And when I got up and walked out the door, there was peace in my heart. And I found a church and went every Sunday night — only Sunday nights, for six straight months — and sat alone in the very back and cried and wept and got all the sand out.

And when my time of weeping was over and all the sand was gone, I began to heal. And I began to pray and seek and read and learn and be in community. I began to remember where those childhood fumes came from and soon I was fueled by the gas itself, not just the fumes. And I began to really love God and really love Jesus and I became a real follower. It became my own walk and my own relationship. And I loved every second of it.

I was ruined for normal. Nothing has ever been the same since.

In the greatest way possible, absolutely nothing has ever been the same since.

For so long I believed that if I really decided to follow Jesus I’d have to give up so much, lose so much. But I had already given up so much and lost so much, and the things that remained were wisps of reality and puffs of truth. What I had been holding so tightly wasn’t anything worth holding. It was like trying to hold onto sand…and it slipped through my fingers no matter how hard I grasped. Even if I could keep it in my hand, all it did was create irritation and pain. Why would I continue to grasp pain?

But when I finally pulled up the root of that stinking weed and let it go, the scales fell from my eyes and I could see. I saw Truth and I saw Wisdom and I saw the deception for what it was — a thin veil designed to keep me from the hope and future already planned in advance for me.

There’s such freedom in following Christ, not simply being a fan. It’s hard yet yielding, painful yet peaceful, challenging yet clear. It’s a straight and narrow path protected by hedges of grace. The freedom that comes from walking that path is found in the absence of shame and the absence of condemnation and the absence of fear.

In being a fan we think we’re doing Him a favor — isn’t He so lucky we’re fans of His? But He wants followers. Because when we follow Christ, it is for our good, not His.

Fan of Holiness?

I’m honored to participate in our pastor’s current sermon series, “#1 Fan?” as a guest writer. Here is the seventh installment — you can find the others by clicking here.


To journey toward holiness is to walk where the sidewalk never ends. And the path is littered with altars along the way — altars of remembrance and altars of sacrifice.

“Here…on the left…this is where God remembered me and met me and parted the sea for me.”

“Over here, on the right…this is where I laid down my Isaac. There was no thicket, there was no ram.”

 “And up here just a little bit…this is where God got a hold of me and blinded me. And it took awhile for the scales to be removed, but then I was able to see.”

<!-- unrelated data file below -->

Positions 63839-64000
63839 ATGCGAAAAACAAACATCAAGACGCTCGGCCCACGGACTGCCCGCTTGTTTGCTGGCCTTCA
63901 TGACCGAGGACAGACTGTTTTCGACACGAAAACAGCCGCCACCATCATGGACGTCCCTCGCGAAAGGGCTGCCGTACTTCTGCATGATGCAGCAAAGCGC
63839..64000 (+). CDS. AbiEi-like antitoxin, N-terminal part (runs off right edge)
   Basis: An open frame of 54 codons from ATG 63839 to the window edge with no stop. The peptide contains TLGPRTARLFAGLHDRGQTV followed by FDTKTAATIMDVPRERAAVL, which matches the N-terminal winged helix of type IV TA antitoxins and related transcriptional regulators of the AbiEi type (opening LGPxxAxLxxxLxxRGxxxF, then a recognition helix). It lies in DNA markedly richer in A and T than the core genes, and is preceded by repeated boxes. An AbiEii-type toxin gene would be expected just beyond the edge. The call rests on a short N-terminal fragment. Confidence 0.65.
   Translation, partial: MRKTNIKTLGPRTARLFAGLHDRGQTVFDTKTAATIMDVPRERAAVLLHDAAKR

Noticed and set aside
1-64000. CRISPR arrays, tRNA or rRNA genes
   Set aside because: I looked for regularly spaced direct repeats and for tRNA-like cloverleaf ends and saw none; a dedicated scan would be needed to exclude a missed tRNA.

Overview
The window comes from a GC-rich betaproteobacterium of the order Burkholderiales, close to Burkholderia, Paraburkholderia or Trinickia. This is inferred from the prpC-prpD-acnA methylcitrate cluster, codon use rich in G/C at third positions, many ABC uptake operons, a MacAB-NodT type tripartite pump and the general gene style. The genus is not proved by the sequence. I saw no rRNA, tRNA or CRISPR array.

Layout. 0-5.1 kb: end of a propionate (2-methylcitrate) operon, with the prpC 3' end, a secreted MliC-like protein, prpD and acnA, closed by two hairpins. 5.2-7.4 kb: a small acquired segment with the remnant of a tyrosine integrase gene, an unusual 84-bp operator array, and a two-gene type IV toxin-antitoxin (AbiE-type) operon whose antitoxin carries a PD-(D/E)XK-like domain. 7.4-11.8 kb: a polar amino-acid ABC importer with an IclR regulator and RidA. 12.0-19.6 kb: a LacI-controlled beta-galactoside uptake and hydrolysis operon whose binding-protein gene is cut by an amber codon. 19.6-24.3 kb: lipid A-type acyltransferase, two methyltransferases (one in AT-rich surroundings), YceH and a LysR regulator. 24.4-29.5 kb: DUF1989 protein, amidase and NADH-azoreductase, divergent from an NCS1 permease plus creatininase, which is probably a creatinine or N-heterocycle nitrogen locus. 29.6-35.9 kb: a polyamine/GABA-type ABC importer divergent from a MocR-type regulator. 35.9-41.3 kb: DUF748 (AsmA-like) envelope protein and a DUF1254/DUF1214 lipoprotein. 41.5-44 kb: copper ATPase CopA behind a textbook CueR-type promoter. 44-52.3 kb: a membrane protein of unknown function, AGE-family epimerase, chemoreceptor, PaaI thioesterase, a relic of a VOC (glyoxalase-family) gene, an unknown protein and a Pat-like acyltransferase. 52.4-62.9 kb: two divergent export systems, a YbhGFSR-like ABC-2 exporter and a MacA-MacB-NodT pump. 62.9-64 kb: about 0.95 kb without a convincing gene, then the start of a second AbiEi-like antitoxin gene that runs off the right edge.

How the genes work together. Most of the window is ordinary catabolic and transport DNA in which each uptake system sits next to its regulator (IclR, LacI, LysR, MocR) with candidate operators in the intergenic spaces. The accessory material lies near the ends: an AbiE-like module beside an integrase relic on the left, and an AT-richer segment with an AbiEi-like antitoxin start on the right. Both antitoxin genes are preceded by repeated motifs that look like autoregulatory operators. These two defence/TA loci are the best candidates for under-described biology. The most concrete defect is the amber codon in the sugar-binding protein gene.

These little altars are mile markers of progress on a path that will take a lifetime to travel.

As you walk along the path, you are showered with grace. Grace falling like snow into blankets of insulation. Grace falling like rain bringing water to a thirsty soul. Grace shining like the sun and illuminating His glory. Grace falling like fall leaves, where the slightest hint of the wind brings leaves to submission and piles them high where it’s all you can do not to just JUMP in without concern for bugs or spiders or slithering enemies.


Holiness is unattainable without it — yet it is given, not demanded. We cannot demand the snow insulate the earth. We cannot demand the rain hydrate the soil. We cannot demand the sun illuminate our face. And we cannot demand the wind to shake loose the dry leaves from its branch.

For the leaves only fall when the Spirit blows through them. And their fall is gentle and silent, not loud and demanding.

Grace does not give permission to remain unholy.

Grace does not give permission to remain unholy.

Instead, grace is the bumper along the path of holiness…that path where the sidewalk never ends…that path littered with altars…grace is piles of fallen leaves and banks of snow and pools of rain, guard rails that keep you from falling over the edge.

When unholiness beckons and summons you like the enemy of Wisdom, go to your altars. The altars of remembrance and the altars of sacrifice…stop on your unending sidewalk and visit them. Remember the things the Lord has done for you — the miracles He performed, the rams He provided and the sight He restored. Lay back on them like they were lush, green pastures and use them to restore your soul.

And after you have waited on the Lord and renewed your strength, get back up again and continue walking forward toward holiness. Soak in the Spirit as it blows grace all around you, assured it will guard you should you stumble.

“The ways of right-living people glow with light; the longer they live, the brighter they shine. But the road of wrongdoing gets darker and darker — travelers can’t see a thing; they fall flat on their faces.” (Proverbs 4:18-19, The Message)